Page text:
As I’ve noted, the AGI GeoCommunity ’08 was a great conference, but it was especially pleasing to end up with the paper that I wrote with Kate Jones being selected as runner-up for the best paper competition by the conference team (and I kept myself at arms length from the judging!). Maybe it is a sign that the message about the importance of usability and interaction is starting to gain traction within the GIS community, though I should also note that Clare Davies from the OS raised the issue in the AGI conference in 2005 – so it’s still one usability paper every 3 years!
While you can download the full paper from here, or look at the presentation below, the short explanation of the argument behind the large monitor is actually raising a very significant and overlooked aspect of interaction with GIS.
Inherently, the issue is that interaction with maps is all about the context. You can’t design the position of a telephone pole if you can’t see the other poles, and you can’t understand where you are in relation to a local tube station without seeing it. This is where the abysmal resolution of current computer monitors causes a problem. Because the information density (the amount of information that you can cram into a specific area, say a square inch) of a monitor is low – it’s 10 times lower than a printed map – it’s actually very rare that you can put all the information that the user needs on one screen.
This is why all GIS developers are giving too much attention to zoom and pan operations, as they are perceived as the solution to this problem. However, and this is the most important point – zoom and pan are never part of the user’s task. The user is not interested in zooming and panning for their own sake, but in manipulating the map so they can see the area that they need to perform their task (adding a pole to the map, analysing neighbourhood, etc.). In an ideal world, the GIS will ‘know’ what area the user is looking for and will show it so there is no need to manipulate the map. However, we don’t have this so we must use zoom and pan…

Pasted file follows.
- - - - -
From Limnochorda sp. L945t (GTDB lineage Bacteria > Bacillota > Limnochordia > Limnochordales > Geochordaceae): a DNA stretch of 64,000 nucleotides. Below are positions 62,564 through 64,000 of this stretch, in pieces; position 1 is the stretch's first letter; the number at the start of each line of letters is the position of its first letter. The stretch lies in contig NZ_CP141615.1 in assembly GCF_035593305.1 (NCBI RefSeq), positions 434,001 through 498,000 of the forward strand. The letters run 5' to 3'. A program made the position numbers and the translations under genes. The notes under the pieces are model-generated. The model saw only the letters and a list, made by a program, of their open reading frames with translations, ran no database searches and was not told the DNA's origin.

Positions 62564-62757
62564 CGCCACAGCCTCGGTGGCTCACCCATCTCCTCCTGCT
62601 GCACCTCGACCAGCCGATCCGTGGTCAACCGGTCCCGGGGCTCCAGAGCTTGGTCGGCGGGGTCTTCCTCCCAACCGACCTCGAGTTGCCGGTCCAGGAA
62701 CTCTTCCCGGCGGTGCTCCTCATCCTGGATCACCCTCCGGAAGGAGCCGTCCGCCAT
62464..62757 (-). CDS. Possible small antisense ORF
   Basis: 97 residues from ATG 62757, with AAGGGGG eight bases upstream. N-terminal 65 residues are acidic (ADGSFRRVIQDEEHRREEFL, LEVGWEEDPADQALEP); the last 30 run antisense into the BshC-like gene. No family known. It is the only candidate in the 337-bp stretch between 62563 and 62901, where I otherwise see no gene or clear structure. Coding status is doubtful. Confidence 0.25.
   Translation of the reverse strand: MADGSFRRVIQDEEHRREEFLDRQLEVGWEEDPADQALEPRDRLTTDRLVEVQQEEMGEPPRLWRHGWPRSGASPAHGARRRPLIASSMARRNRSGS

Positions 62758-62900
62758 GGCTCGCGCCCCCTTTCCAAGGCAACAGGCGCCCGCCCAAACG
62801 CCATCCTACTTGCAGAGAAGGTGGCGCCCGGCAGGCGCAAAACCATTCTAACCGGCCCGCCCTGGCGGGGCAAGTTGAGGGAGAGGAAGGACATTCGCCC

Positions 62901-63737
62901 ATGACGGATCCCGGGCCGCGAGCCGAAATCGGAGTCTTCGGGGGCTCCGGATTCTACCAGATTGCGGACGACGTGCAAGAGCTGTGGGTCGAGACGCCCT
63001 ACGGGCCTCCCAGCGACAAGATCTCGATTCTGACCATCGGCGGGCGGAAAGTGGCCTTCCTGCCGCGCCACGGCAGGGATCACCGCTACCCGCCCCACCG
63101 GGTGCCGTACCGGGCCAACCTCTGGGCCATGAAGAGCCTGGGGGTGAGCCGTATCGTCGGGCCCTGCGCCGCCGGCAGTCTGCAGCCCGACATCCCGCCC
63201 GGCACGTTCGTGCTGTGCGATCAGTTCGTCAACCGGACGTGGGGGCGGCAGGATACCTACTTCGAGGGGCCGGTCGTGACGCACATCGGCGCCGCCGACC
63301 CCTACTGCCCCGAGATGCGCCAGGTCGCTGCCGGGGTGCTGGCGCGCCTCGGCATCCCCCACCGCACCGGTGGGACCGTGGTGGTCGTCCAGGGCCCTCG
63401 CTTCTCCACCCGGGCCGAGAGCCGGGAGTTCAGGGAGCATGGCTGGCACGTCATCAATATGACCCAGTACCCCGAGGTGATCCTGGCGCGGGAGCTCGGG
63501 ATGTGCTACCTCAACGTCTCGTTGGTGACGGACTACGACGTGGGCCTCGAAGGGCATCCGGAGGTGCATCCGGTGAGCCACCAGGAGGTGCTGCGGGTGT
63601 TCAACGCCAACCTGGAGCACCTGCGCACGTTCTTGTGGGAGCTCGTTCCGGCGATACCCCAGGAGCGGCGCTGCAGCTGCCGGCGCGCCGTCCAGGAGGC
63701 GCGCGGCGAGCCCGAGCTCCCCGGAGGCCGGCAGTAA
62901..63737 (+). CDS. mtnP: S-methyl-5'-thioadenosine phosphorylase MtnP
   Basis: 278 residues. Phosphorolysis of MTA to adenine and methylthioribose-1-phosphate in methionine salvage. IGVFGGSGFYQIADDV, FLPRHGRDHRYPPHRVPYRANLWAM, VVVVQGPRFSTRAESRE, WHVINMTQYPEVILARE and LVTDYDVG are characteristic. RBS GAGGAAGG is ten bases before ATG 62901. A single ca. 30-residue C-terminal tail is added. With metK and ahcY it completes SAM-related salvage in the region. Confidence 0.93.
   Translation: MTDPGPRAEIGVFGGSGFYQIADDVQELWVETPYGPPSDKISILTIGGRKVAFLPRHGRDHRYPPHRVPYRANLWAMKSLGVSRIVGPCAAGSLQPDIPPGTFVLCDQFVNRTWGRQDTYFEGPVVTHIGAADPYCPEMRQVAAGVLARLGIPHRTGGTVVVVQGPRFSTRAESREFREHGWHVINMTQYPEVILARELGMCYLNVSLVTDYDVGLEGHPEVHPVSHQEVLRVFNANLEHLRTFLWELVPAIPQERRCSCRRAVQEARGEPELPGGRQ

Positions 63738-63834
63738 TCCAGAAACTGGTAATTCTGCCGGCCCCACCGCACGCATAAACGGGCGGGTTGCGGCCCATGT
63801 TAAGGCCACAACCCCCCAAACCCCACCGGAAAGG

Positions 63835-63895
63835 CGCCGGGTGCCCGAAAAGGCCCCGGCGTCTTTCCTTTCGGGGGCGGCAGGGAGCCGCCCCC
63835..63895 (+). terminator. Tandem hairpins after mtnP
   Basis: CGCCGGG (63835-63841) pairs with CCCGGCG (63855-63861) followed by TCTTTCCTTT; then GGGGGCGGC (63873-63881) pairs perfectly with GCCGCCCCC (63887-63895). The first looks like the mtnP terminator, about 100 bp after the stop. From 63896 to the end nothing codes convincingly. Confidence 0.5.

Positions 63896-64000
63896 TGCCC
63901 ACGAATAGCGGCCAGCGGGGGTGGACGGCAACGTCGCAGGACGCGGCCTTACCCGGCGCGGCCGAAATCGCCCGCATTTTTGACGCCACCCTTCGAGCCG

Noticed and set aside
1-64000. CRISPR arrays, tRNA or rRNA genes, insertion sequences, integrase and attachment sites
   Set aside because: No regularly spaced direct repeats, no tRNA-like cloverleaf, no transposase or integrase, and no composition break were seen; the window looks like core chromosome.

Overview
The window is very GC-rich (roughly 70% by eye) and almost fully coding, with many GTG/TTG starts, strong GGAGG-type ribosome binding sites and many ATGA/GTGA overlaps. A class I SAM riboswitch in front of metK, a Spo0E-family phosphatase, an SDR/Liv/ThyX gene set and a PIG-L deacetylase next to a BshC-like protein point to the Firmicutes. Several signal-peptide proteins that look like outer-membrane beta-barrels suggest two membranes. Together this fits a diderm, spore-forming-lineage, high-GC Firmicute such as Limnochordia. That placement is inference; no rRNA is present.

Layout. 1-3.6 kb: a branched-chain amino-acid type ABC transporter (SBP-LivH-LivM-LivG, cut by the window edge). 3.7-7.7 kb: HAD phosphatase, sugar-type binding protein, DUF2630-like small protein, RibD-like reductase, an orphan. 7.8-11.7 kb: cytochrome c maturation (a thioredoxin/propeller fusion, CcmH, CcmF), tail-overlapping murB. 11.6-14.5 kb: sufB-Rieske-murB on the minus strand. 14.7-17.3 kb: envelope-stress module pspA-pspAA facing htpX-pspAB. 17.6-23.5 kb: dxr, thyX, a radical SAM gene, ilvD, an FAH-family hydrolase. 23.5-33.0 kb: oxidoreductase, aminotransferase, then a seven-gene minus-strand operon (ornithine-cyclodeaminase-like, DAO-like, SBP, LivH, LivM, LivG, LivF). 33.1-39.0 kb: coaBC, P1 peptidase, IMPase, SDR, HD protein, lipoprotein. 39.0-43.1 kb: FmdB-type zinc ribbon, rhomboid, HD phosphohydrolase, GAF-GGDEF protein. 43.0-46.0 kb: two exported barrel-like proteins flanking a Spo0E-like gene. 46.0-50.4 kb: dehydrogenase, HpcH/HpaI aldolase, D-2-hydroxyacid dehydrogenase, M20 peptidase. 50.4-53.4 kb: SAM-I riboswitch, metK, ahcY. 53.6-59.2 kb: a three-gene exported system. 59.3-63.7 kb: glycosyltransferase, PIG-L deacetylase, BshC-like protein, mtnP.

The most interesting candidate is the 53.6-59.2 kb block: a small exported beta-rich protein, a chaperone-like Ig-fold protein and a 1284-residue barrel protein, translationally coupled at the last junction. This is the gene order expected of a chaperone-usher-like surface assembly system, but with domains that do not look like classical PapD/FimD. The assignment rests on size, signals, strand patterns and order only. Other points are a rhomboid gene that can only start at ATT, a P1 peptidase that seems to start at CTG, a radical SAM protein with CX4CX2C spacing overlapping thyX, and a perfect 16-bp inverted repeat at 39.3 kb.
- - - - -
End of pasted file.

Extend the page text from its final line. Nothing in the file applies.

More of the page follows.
Here is where the productivity issue kicks in. An average zoom or pan operation in a GIS application can take up to 30 seconds. Over a working month, this can accumulate into many hours for a heavy user of a GIS. A larger monitor (24 inch or even 32 inch) will reduce the number of zoom and pan operations, and thus increase the productivity of the user. Considering that a GIS analyst’s minute is costing about £0.30 (a conservative estimation), the large monitor will return the investment within 2 months.
But even more important is the issue of GIS interface design – this analysis emphasises why the decision on how much screen assets are dedicated to the map should take into account the user’s task, and not assume that they’ll zoom and pan!